Category Archives: Weblog

All posts.

Why using ‘lorem ipsum’ is bad for web site testing

The typesetting and webdesign industry has apparently been using the ‘lorem ipsum’ text for a while to provide a dummy text in order to test print and layout.

Aside from the fact that the text is a cut off section of Cicero’s de finibus bonorum et malorum, it also fails in one huge aspect, namely globalisation.

The text is Latin, latin is the simplest of all characters we have available to us on the world-wide web. If your website is English only then, yes, you are quite done. However for a lot of us we also have to support languages other than English, the easiest of which are Latin-derived scripts.

Latin, and subsequently English, are both written left-to-right. Hebrew and Arabic, to take two prime examples, are written right-to-left (leaving numerals aside for the moment). Of course, this is very important to also test since it means a lot of change is needed for your lay out.

Especially when testing your design for sites that need to display multiple languages on the same page it is pertinent to test with multilingual text. One of the things that should quickly become clear is whether or not a sufficient encoding has been chosen.

Fixing up the layout

As might be evident from the non-matching colours and all that, I am currently reworking the design to really become what I had in mind a while ago.

During all this I encountered a lovely problem with Internet Explorer and its support for PNG, namely that it is mucking around with the gamma setting, regardless of what the PNG specifies. (A even more detailed background is available in the form of Henri Sivonen’s excellent article on the matter.)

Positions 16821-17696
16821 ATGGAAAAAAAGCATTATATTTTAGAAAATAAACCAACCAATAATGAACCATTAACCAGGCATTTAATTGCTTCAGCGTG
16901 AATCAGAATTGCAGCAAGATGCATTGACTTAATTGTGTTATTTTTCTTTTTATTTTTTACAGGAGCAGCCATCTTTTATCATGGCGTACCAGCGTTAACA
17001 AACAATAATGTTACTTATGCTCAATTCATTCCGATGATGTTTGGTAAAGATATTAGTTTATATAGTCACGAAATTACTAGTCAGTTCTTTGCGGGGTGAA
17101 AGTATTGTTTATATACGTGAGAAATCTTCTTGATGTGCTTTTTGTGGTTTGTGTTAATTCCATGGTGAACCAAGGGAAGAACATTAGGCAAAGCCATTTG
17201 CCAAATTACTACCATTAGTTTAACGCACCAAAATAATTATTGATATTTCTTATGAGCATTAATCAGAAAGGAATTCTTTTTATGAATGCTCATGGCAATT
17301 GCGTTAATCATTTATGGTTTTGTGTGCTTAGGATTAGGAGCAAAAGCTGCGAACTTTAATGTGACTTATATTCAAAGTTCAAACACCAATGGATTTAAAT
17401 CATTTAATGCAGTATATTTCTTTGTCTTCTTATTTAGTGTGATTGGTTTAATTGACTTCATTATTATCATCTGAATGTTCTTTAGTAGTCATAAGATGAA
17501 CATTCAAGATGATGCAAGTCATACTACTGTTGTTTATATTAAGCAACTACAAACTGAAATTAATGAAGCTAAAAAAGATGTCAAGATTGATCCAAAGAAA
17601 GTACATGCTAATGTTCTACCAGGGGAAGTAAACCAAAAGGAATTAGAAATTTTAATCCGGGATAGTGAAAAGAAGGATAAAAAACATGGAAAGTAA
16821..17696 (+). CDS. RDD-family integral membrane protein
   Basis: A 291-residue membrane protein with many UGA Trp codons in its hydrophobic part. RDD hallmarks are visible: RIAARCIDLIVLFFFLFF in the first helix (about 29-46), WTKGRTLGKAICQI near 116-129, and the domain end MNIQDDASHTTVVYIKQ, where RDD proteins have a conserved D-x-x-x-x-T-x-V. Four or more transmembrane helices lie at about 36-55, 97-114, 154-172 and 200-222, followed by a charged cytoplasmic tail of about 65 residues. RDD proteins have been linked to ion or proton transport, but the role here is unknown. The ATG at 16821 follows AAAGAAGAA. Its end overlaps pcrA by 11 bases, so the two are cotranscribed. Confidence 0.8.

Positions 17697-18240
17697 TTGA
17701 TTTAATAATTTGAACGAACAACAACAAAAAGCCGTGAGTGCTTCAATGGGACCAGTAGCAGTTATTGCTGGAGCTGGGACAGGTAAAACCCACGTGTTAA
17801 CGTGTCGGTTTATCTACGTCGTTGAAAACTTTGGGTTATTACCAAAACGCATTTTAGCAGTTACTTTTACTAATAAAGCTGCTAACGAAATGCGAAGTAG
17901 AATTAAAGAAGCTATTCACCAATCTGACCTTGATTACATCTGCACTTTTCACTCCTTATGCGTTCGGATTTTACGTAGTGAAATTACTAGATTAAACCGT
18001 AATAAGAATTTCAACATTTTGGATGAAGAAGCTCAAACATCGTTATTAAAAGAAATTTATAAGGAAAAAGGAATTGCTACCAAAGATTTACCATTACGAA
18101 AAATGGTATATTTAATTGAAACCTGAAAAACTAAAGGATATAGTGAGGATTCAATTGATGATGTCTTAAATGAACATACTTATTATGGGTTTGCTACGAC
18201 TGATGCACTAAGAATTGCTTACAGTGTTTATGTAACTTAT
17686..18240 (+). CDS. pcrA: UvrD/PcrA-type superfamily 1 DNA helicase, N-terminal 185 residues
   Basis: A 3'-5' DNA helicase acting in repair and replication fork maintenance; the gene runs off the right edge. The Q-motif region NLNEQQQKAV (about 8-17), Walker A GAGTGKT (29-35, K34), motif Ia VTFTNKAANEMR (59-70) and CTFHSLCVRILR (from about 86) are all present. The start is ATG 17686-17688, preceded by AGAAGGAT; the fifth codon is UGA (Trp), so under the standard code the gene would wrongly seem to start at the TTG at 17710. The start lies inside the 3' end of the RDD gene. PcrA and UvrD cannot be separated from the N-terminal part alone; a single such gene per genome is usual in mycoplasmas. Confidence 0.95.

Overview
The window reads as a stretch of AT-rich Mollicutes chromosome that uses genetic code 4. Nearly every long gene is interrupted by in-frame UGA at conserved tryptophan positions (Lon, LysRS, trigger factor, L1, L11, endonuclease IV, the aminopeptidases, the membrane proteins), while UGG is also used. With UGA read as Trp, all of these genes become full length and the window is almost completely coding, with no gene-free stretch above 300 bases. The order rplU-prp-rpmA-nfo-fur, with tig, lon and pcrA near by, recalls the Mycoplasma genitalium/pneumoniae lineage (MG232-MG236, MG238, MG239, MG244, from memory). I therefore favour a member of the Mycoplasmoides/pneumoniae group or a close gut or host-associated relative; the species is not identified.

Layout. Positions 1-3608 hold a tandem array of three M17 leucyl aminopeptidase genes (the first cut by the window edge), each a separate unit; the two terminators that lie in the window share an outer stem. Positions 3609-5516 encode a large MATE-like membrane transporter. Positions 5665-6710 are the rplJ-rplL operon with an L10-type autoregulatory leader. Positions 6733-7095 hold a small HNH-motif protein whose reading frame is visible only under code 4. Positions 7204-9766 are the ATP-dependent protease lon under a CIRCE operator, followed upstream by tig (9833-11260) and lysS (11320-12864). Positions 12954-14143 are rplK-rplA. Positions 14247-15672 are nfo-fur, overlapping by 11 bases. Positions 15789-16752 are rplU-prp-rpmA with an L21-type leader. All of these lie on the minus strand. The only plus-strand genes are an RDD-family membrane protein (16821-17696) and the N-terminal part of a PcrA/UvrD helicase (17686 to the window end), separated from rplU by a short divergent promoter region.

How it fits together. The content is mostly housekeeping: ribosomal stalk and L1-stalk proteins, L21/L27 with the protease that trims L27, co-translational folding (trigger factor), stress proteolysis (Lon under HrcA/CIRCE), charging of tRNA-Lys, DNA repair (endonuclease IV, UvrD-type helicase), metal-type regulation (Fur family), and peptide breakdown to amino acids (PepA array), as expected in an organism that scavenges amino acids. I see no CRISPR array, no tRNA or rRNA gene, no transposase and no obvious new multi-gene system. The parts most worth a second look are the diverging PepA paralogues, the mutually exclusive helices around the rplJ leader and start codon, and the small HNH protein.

So right now I am stripping the gamma (gAMA) header from my PNGs in order to have it working across most browsers (it seems Safari 1.3 has issues with PNGs on a lot of fronts).
So in short: no matter what the Internet Explorer team fixes, they seem to screw up in other magnificent ways and this is what sets them so apart from, say, the Opera team. Instead of not taking blame the Opera team actively ask people to report problems back so that they can see if it is a real problem with their product.

Moved to WordPress 2.0 from Drupal 4.6

Drupal is a nice system if you need an advanced CMS-like environment. Which I didn’t.

Hence I moved to WordPress, since I need a well-maintained piece of weblog software. The only downside at the moment is that it is written in PHP.

Conversion was not too hard. I followed directions as posted on and only had to change some things.

I want to keep the category ‘Uncategorized’ in order to have a sane default. So you can perhaps just leave out the ‘delete from wp_categories;’ step. Furthermore I had to use this SQL statement in order to move the posts over, since I was running Drupal 4.6:
[sql]INSERT INTO wp_posts (id, post_date, post_content, post_title, post_excerpt, post_name, post_modified)
SELECT DISTINCT n.nid FROM_UNIXTIME(created), body, n.title, teaser, REPLACE(REPLACE(REPLACE(REPLACE(LOWER(n.title), ‘ ‘, ‘-‘), ‘.’, ‘_’), ‘,’, ‘_’), ‘+’, ‘_’), FROM_UNIXTIME(changed)
FROM drupal.node n
WHERE type=’blog’ OR type=’page’;

Take back the web!

The standards body we thought would help us get the Internet better in shape is actually dying at the hands of elitist members.

The Internet started with open standards and code that formed the IP stack with the BSD Unix software. Later Tim Berners Lee and other people ensured we were able to work with HTML and all these specifications were open and people actively worked to get innovation and fixes in.

Now, since a number of years the World Wide Web Consortium (W3C) has become the domain where the ones who can pay the membership fees ($50.000 seems normal) get a voice and individuals without such backing are left in the cold.

For some examples, read: